Lip Tie Surgery for Infants: What Parents Should Know By Dr. Everett Heringer on August 08, 2017

A baby with his motherAt Heringer Dentistry LLC, we believe in helping patients of all ages with their dental health issues. There are plenty of ways to help people have healthy smiles, and we can use state-of-the-art technology to get patients to experience improved dental health. This goes for adults as well as babies and toddlers.

The team at our Bismarck family dentistry center have helped a number of very young patients who've suffered from a condition known as an upper lip tie. Let's go over the basics of the condition and how it can be effectively treated.

What Is a Lip Tie?

Let's first talk about the inside of the upper lip. If you run your tongue above your two front teeth, you may feel a small bit of skin/tissue where the gumline attaches to the upper lip. This is known as labial frenulum.

A lip tie refers to a situation in which the labial frenulum attaches too much of the upper lip to the gumline. In some cases, the frenulum begins between the two front teeth rather than higher up. This can lead to a number of issues with dental health and wellness. (Being tongue tied is a similar condition that involves the tongue and the lingual frenulum.)

Problems Caused by Lip Ties

If a person is lip tied, it can lead to dental alignment issues later in life. There may be a pronounced gap between the two front teeth, for example. If a patient requires dentures later in life, being lip tied may prevent them from wearing a denture because of how far down the labial frenulum is positioned on the gumline.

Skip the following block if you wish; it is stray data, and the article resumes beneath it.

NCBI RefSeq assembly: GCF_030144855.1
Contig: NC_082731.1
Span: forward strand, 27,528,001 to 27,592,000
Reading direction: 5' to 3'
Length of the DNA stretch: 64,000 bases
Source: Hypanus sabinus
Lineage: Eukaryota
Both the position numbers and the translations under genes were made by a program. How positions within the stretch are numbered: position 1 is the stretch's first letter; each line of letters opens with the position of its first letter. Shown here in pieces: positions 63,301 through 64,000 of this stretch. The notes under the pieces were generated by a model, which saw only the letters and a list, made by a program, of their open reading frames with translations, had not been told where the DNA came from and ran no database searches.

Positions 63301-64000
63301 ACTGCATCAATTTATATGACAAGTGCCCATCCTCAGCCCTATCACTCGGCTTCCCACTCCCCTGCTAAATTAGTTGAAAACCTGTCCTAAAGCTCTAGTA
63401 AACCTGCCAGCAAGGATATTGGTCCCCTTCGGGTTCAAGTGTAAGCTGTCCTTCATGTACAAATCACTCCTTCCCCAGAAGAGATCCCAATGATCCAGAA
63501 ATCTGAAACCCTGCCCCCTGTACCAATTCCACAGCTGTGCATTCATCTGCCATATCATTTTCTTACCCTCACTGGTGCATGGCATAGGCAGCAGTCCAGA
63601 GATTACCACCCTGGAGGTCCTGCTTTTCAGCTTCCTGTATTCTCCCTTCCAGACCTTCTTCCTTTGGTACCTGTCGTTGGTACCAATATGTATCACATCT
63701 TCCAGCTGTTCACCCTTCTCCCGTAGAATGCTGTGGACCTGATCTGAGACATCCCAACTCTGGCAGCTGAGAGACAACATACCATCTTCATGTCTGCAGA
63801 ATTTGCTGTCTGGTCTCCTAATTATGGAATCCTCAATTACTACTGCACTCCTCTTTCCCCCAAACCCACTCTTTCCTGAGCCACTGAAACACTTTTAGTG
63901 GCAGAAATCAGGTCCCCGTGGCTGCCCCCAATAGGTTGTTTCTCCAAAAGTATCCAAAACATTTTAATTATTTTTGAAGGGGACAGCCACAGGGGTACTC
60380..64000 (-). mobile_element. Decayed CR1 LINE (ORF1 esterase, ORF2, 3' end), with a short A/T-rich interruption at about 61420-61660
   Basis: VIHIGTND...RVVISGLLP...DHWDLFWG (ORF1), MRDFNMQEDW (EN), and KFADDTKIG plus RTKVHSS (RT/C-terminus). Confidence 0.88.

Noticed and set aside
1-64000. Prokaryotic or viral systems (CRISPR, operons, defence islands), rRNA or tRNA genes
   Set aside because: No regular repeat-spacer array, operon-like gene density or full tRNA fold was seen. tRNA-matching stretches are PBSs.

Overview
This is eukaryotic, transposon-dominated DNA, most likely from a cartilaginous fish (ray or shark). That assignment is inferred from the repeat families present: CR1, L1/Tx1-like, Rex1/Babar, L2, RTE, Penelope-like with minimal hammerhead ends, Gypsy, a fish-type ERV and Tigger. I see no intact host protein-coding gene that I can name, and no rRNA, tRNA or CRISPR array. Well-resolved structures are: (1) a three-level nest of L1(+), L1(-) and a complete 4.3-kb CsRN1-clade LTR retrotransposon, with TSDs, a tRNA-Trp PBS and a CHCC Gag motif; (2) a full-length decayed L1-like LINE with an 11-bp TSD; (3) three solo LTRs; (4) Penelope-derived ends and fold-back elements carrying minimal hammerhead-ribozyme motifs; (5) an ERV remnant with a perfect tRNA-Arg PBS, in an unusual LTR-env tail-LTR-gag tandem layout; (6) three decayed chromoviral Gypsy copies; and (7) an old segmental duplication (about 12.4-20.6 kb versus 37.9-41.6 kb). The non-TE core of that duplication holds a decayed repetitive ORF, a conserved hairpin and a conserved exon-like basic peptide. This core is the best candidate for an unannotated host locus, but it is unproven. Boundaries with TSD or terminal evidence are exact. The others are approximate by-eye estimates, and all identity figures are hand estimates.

To eliminate this excess tissue, a surgery known as a labial frenectomy can be performed.

Signs and Symptoms of Lip Ties

In addition to noticing the prominence of the labial frenulum on the gumline, mothers who are nursing may experience the following issues:

  • Prolonged nursing and breastfeedings
  • Problems with proper latching
  • Painful nipples after nursery

Many times babies need to suck harder and longer while nursing because they cannot latch during nursing. This may result in issues with feeding, and the baby being gassier than expected after nursing.

Is There an Ideal Age for Lip Tie Surgery?

This can vary a fair amount from patient to patient, and from dentist to dentist. A lip tie procedure may be performed on a baby over 12 months old, though it may be prudent to wait a bit longer depending on how serious the issue impacts a child's ability to feed. In many cases, a labial frenectomy is delayed until all of a child's baby teeth have fallen out (usually by age 12), with the surgical procedure followed by or supplemented by orthodontic treatment.

During a consultation at our practice, we can consider various factors that may impact a baby's dental health and wellness.

What the Labial Frenectomy Procedure Entails

During a labial frenectomy, local anesthetic is carefully placed along the labial frenulum. A soft-tissue dental laser is then used to remove some of the excess tissue from the labial frenulum, freeing the lip from the gumline. Thanks to dental lasers, there is little blood loss since the dental laser cauterizes as it cuts the tissue.

Instructions will be given for proper post-op care, including feeding tips and information on how to ease your child's discomfort as they recover. Follow-up visits will help address any issues should they arise and prevent the labial frenulum from developing scar tissue and reforming.

Learn More About Lip Tie Treatments

To learn more about treating dental health and wellness issues of various kinds for members of your entire family, be sure to contact our cosmetic and restorative dentistry center today. The team at Heringer Dentistry LLC will work with you to help ensure a healthy smile that lasts for years to come.

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Dr. Everett E. Heringer

Everett E. Heringer, DDS

Dr. Heringer is dedicated to dental excellence and is a member of several prestigious organizations, including:

  • American Academy of Cosmetic Dentistry
  • World Clinical Laser Institute
  • North Dakota Dental Association
  • SPEAR Dental Education
  • SPEAR Study Club Leader

To schedule your consultation, contact us online or call us at (701) 255-4850.

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